Supporters of a fired Los Alamos National Laboratory scientist say they don't believe a government report that concluded he was not targeted for prosecution because of his race.

The report, prepared for the Justice Department by former federal prosecutor Randy Bellows, criticizes the FBI and Energy Department for numerous flaws in the investigation of Wen Ho Lee. A source who had seen the report told The Associated Press it also concluded racial bias did not play into investigators' decision to focus on the Taiwanese-born scientist.

"Of course, we don't buy the report," said Cecilia Chang, a Lee supporter. "By virtue of the fact that it was done by a federal prosecutor, it cannot be objective."

The report also contradicts testimony last year before a Senate Judiciary subcommittee in which Robert Vrooman, the lab's former counterintelligence chief, testified race was cited in the investigation, said Chang and Ted Wang of the California-based Chinese for Affirmative Action.

"I'm skeptical," Wang said. "We have very little reason to believe that the Department of Justice has been telling the truth about Dr. Lee's case from the very beginning."

He said his organization would like an independent look into the government's investigation of Lee — not one written by the same agency that launched the probe against Lee in the first place.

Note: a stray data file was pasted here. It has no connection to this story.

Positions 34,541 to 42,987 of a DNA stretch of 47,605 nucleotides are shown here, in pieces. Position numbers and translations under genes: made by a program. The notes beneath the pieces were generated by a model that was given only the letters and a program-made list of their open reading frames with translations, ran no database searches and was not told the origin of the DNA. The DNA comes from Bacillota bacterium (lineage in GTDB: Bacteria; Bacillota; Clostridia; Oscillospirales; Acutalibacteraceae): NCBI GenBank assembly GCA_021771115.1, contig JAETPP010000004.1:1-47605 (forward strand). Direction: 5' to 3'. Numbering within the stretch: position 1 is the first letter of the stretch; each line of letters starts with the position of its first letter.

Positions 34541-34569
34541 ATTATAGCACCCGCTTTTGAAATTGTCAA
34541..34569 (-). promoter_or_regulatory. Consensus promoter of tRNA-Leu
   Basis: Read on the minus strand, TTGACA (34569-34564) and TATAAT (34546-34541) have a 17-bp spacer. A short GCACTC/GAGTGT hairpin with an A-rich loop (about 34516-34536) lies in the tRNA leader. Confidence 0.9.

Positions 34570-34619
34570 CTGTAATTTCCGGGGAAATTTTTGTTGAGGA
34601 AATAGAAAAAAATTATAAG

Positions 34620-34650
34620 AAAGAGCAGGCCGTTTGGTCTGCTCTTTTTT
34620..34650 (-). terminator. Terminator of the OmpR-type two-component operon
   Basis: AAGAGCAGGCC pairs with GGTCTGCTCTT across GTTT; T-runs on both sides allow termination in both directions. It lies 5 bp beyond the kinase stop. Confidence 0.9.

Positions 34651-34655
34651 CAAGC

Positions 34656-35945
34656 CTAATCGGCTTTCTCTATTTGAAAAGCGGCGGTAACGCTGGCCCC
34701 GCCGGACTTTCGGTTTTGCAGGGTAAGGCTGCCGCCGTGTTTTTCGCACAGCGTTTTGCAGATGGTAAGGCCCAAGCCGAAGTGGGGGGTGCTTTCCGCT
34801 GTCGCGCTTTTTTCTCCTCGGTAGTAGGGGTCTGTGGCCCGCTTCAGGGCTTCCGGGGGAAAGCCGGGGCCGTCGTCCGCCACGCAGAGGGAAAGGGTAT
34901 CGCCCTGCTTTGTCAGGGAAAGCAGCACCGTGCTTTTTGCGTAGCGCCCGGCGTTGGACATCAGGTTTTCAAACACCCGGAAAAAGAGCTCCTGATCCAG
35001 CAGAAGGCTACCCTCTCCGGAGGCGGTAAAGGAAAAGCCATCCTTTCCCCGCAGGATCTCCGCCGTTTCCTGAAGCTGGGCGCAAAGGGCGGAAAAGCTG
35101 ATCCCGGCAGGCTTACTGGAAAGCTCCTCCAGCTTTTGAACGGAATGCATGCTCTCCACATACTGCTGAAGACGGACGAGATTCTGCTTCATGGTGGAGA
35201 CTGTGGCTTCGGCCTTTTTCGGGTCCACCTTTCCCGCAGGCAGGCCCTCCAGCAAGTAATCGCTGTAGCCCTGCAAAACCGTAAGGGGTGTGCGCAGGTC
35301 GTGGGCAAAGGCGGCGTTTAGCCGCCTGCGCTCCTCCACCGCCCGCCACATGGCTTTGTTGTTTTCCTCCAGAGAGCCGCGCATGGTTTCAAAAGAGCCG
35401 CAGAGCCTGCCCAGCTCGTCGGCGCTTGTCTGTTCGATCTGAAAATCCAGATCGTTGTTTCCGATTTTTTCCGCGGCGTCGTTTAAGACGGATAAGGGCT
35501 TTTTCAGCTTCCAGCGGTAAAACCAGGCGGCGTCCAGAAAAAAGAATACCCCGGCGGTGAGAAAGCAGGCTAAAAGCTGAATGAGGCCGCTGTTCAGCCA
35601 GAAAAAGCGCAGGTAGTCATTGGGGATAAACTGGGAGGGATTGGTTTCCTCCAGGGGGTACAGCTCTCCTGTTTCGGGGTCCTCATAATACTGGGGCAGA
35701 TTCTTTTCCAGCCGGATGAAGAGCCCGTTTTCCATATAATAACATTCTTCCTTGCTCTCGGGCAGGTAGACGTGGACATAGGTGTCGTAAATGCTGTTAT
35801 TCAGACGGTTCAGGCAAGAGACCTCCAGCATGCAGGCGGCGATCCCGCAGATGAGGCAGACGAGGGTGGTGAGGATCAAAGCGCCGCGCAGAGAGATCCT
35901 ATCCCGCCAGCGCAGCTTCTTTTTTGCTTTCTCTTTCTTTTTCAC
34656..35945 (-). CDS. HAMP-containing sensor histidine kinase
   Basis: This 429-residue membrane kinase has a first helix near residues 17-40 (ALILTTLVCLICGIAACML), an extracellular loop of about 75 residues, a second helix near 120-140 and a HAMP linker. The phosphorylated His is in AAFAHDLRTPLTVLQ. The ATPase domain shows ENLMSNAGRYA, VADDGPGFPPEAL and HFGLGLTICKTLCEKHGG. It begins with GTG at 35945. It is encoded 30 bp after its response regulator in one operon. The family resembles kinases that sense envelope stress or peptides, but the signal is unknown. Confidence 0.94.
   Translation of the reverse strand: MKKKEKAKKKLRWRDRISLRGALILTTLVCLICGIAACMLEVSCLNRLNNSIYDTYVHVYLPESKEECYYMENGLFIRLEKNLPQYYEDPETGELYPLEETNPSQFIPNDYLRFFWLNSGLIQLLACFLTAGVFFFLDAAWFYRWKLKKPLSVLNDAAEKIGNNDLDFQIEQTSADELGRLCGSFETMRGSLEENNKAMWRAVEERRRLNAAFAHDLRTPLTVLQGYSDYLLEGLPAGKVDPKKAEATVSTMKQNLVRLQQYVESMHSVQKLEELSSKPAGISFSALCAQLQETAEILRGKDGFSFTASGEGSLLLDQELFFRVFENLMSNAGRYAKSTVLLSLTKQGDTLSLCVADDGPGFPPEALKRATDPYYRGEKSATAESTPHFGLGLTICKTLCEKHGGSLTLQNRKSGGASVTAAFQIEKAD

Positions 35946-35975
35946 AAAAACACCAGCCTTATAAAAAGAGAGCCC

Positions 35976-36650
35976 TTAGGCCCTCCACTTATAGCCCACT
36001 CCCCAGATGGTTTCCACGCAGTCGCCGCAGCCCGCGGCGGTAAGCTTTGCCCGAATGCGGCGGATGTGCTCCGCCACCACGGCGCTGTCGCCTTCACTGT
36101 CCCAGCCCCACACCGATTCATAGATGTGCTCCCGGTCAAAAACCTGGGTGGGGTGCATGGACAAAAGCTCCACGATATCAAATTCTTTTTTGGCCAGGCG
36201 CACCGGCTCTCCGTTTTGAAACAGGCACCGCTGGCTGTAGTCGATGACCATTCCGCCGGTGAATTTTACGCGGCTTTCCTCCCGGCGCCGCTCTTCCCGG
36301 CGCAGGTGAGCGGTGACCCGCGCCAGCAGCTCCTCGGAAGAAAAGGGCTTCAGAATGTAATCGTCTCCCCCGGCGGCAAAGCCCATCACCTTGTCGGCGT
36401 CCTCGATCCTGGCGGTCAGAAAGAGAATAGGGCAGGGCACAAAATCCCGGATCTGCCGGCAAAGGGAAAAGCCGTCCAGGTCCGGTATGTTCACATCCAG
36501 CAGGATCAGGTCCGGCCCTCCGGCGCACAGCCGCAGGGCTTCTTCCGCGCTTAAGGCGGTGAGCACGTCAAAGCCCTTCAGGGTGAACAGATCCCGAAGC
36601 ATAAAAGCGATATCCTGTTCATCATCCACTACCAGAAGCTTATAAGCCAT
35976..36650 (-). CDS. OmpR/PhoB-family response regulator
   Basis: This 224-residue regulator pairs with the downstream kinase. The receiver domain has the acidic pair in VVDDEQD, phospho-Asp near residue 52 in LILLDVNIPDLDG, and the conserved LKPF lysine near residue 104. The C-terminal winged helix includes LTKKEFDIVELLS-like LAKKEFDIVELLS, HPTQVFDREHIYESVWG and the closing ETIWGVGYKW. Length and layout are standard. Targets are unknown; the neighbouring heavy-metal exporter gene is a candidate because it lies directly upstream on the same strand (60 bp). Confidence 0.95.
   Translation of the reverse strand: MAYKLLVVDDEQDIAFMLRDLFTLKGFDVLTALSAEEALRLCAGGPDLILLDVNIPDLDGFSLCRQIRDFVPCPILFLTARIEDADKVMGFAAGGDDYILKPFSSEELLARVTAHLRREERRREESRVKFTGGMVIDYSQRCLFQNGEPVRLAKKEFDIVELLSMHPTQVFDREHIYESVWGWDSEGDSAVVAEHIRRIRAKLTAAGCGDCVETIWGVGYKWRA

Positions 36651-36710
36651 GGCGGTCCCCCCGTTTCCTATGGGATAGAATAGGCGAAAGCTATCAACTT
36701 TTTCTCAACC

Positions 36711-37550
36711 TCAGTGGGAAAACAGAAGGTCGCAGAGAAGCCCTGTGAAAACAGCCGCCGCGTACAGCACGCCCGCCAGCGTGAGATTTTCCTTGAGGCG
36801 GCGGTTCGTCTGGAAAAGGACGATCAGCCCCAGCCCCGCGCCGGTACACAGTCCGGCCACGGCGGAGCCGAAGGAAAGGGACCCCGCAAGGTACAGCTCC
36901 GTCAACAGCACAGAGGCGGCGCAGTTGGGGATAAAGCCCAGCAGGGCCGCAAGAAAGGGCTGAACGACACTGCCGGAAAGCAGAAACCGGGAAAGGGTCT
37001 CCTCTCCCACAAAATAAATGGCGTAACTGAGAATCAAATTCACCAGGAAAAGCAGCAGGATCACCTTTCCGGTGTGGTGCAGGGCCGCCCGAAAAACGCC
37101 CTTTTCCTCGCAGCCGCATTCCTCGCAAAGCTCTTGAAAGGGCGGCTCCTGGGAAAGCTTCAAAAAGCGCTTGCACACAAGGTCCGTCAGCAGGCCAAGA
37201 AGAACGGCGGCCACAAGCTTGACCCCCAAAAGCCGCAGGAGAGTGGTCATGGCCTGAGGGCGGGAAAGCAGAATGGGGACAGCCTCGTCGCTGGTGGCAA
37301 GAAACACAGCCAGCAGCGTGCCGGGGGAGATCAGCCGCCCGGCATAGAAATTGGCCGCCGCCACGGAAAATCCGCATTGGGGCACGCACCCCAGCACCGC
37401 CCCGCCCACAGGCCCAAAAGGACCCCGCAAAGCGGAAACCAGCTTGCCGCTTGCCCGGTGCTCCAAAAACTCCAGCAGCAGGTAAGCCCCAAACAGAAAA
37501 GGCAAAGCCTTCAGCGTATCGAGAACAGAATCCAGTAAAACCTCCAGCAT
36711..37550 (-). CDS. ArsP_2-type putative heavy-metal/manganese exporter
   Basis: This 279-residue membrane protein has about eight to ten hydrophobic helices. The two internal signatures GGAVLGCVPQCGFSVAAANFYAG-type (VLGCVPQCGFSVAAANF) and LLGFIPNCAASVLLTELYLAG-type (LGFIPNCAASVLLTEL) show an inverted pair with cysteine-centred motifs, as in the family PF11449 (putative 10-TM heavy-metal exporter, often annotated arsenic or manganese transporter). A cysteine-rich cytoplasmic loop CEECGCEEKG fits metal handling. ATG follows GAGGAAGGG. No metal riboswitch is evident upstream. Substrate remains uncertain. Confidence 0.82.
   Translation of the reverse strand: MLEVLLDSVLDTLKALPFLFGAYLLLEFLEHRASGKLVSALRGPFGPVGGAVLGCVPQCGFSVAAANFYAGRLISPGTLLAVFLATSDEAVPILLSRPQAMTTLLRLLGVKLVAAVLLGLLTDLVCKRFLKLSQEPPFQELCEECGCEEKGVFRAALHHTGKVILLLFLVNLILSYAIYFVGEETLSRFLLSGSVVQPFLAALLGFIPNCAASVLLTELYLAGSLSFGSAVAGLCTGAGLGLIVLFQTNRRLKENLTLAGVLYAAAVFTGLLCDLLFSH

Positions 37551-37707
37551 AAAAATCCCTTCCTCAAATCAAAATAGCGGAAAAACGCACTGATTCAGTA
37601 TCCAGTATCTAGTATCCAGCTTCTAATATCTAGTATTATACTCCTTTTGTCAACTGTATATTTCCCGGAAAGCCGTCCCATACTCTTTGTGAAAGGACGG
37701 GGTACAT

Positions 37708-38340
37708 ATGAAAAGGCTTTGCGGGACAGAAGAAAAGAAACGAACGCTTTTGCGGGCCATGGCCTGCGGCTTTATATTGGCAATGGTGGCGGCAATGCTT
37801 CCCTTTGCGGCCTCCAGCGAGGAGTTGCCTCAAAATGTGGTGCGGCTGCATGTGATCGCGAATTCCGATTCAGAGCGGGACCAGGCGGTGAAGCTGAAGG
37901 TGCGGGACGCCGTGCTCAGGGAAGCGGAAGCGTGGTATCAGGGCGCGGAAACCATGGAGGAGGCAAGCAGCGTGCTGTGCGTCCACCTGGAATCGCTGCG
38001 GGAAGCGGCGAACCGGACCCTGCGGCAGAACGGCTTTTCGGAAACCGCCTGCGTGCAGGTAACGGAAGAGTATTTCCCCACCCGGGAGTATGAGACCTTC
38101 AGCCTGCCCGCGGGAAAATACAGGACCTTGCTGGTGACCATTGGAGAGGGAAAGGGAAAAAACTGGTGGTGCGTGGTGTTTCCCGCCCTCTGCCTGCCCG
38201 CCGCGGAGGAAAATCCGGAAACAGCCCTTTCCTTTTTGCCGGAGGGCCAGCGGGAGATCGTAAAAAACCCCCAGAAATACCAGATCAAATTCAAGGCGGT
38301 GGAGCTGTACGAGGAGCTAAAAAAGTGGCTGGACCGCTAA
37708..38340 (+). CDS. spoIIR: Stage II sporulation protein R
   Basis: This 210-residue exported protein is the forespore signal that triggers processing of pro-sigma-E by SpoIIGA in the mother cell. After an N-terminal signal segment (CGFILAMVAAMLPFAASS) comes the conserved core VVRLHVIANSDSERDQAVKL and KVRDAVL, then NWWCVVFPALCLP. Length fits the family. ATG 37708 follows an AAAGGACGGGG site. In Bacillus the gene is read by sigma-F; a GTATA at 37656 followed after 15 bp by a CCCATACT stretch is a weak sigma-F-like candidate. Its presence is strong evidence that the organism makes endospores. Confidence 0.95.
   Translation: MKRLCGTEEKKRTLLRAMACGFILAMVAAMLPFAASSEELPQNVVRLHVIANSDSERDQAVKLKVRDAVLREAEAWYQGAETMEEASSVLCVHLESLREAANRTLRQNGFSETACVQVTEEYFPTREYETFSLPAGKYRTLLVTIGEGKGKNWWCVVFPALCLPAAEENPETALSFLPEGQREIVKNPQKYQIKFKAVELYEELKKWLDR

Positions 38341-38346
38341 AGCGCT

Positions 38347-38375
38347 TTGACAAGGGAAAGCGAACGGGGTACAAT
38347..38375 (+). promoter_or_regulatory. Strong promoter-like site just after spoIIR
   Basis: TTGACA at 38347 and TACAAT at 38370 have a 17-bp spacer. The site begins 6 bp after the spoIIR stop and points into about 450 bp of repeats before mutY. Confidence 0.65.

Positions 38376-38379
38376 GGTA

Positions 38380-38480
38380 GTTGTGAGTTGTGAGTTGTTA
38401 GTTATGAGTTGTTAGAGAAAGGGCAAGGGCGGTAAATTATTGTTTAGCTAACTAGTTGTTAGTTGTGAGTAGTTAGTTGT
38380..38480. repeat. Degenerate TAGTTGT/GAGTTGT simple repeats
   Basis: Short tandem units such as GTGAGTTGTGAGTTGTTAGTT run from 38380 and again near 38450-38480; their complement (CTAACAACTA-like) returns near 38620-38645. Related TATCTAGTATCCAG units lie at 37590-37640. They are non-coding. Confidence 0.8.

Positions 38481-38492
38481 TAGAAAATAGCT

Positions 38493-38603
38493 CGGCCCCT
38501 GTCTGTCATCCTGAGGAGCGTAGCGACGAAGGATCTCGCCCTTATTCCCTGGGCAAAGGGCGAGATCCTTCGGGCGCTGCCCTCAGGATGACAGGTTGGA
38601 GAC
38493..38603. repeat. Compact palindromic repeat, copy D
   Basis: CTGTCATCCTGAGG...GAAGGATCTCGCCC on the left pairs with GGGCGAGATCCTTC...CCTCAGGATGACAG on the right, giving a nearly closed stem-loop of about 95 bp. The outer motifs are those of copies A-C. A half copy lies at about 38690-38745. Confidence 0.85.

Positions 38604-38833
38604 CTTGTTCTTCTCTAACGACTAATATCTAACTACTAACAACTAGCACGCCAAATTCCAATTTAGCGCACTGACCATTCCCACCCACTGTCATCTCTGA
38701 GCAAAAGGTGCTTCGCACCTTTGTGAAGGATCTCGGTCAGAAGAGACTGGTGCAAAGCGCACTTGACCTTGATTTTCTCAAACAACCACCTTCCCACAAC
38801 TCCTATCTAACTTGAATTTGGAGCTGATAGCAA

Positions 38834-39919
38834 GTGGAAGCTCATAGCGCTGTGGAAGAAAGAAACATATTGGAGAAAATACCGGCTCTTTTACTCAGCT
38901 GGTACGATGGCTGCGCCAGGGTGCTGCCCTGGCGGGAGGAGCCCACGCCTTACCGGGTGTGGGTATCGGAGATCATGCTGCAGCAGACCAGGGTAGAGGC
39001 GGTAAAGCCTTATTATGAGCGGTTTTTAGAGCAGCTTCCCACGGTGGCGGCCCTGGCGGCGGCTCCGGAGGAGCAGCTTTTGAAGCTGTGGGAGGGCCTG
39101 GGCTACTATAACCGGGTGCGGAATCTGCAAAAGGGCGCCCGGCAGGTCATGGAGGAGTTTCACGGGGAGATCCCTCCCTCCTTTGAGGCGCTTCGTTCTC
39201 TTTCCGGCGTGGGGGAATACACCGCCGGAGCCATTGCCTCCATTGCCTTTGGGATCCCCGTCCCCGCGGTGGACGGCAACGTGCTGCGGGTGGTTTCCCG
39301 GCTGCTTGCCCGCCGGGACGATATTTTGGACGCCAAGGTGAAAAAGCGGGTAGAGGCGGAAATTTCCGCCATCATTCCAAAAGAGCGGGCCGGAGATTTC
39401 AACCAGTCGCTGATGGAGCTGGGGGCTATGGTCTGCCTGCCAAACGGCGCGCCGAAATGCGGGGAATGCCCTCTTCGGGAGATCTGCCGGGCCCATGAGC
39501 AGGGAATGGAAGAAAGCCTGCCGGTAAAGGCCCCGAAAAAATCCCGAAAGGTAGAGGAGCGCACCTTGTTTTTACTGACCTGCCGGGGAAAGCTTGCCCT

"I think the Department of Justice is engaged in spin control right now," Wang said.

Vrooman declined to comment since he is a defendant in a lawsuit concerning the Lee case. Notra Trulock, the former chief investigator for the Energy Department who led the Lee probe, has sued Vrooman and others, claimed he was defamed.

Lee last Sept. 13 pleaded guilty to a single count of downloading restricted data. In exchange, the government dropped 58 similar counts. Lee spent nine months in solitary confinement before the plea bargain.

U.S. District Judge James Parker apologized to Lee for his incarceration. Parker said federal prosecutors, agents and Energy Department officials had embarrassed the nation.

The report was finished in May 2000, months before the plea bargain, and new information about the race issue came out after then, Chang said.

"It's a halfway report," she said. "How accurate can it be?"

An edited version of the 800-page report was given to members of Congress. The report is supposed to be released publicly Monday, said a Justice Department spokeswoman.